That we are entitled to take judicial notice of the boundaries of municipalities cannot be questioned. The southwesterly boundary of the City of Huntington Beach lies southwesterly three miles from the line of mean high tide. Carr v. Kingsbury, supra. The lease of October 4, 1934, between the City of Huntington Beach and the Southwest Exploration Company, described the land from which oil was to be extracted as lying in the City of Huntington Beach and between the line of mean high tide and the southwesterly boundary of the city. The contract dated November 3, 1938, between the Southwest Exploration Company and the City of Huntington Beach referred to that lease and provided for its revivor under certain contingencies. That same contract referred to the Agreement for Easement No. 392 under which the Southwest Exploration Company proposed to extract oil from certain described lands within the City of Huntington Beach lying along and seaward from the line of mean high tide. It is only on oil produced from under such lands that the drilling company promised to pay defendant royalties. The Agreement for Easement No. 392 described those lands particularly.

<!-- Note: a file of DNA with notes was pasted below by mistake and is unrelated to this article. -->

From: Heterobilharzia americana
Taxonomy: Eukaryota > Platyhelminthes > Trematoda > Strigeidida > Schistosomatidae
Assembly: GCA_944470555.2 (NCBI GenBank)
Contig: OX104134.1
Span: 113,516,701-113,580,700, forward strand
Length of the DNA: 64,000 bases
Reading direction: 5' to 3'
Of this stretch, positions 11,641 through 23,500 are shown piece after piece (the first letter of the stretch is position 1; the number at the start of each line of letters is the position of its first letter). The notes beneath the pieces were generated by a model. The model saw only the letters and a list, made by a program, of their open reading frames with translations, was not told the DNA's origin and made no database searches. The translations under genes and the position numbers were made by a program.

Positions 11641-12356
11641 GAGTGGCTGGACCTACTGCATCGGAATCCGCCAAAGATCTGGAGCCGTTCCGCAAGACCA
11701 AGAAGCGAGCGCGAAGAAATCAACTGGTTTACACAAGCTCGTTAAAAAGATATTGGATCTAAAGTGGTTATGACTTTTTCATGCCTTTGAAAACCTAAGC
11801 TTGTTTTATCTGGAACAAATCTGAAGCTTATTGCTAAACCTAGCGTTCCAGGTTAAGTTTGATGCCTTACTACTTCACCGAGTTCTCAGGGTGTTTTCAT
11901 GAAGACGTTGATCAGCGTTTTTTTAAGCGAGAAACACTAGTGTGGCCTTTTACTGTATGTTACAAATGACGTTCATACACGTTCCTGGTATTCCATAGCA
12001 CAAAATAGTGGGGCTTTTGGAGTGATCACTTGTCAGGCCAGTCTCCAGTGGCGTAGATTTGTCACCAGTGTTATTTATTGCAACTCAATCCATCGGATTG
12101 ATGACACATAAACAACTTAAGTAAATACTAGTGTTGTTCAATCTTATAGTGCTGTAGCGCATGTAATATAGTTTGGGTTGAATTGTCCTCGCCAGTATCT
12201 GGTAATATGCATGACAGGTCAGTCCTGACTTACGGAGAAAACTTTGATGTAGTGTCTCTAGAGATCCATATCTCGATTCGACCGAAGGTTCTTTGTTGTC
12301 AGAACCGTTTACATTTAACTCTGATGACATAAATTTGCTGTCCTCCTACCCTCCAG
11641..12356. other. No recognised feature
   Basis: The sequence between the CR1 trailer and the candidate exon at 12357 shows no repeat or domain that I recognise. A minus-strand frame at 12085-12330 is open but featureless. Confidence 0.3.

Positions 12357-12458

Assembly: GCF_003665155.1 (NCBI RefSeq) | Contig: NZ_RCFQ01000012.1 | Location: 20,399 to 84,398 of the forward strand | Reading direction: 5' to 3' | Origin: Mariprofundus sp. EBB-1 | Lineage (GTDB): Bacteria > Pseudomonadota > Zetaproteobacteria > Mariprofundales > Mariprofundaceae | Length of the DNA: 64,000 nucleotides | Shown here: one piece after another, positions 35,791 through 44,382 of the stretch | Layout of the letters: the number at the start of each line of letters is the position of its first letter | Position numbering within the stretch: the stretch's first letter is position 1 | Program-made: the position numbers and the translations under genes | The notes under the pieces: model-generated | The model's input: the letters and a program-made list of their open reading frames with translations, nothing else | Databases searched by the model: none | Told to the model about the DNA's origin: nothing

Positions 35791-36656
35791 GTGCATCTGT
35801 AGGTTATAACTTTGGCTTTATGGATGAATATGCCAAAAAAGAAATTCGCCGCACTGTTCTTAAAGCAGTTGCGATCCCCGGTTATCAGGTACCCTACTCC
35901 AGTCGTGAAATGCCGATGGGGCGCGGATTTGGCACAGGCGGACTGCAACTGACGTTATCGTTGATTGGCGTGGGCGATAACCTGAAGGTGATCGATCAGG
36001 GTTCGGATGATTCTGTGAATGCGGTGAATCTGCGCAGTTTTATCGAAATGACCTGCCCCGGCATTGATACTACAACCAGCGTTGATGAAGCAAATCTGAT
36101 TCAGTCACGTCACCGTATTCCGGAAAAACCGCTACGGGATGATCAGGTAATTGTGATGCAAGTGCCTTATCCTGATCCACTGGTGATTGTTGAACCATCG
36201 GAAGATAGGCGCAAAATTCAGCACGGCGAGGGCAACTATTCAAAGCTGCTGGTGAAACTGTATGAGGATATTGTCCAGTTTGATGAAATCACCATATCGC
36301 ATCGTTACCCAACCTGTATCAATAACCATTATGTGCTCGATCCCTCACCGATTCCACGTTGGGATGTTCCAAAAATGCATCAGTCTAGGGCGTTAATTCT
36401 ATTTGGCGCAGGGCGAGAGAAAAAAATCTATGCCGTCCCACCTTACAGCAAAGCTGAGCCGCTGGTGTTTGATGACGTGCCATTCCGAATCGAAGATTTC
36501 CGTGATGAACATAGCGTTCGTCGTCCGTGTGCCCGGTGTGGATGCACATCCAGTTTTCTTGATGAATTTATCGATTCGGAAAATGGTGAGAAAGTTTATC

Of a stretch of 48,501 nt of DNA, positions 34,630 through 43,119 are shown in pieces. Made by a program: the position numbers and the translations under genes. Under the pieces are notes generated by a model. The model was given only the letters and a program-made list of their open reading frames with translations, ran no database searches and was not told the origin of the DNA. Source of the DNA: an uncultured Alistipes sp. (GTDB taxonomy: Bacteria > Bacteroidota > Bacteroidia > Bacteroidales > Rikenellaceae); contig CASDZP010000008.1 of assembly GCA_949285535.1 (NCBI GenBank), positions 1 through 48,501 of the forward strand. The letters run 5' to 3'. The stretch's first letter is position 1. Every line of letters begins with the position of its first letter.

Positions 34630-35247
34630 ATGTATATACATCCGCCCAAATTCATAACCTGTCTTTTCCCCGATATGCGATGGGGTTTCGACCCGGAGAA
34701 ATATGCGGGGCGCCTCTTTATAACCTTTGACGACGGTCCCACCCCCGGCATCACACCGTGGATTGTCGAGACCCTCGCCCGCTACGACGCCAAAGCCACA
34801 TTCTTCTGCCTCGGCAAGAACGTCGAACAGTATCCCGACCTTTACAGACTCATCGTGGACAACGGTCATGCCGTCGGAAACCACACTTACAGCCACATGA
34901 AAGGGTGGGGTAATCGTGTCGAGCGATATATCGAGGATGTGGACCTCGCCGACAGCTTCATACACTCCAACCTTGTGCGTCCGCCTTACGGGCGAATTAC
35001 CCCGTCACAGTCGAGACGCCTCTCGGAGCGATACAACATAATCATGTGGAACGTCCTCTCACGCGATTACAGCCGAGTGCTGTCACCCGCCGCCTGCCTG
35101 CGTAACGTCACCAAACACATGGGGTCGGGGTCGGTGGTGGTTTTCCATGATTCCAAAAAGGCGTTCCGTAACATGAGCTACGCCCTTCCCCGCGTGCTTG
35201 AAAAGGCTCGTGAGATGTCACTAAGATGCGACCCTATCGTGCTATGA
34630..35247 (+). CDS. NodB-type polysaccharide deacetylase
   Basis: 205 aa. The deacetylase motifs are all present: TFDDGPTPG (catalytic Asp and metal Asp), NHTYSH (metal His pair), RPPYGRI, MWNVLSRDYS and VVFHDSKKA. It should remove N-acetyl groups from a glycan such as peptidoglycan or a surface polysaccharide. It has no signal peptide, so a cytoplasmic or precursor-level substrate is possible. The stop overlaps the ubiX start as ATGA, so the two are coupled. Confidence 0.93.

It is therefore clear that the only oil recovered by the Southwest Exploration Company upon which it was required to pay defendant a royalty is that recovered under property within the city lying seaward from the line of mean high tide.

There is a disputable presumption in California “That the ordinary course of business has been followed.” Subd. 20, sec. 1963, Code Civ.Proc. Certainly in the ordinary course of business a drilling company would not pay royalties to a municipal corporation not entitled to receive them. Subdivision 19 of the same section establishes the presumption “That private transactions have been fair and regular.” It would be neither fair nor regular for the City of Huntington Beach to wrongfully accept and keep royalties to which it is not entitled.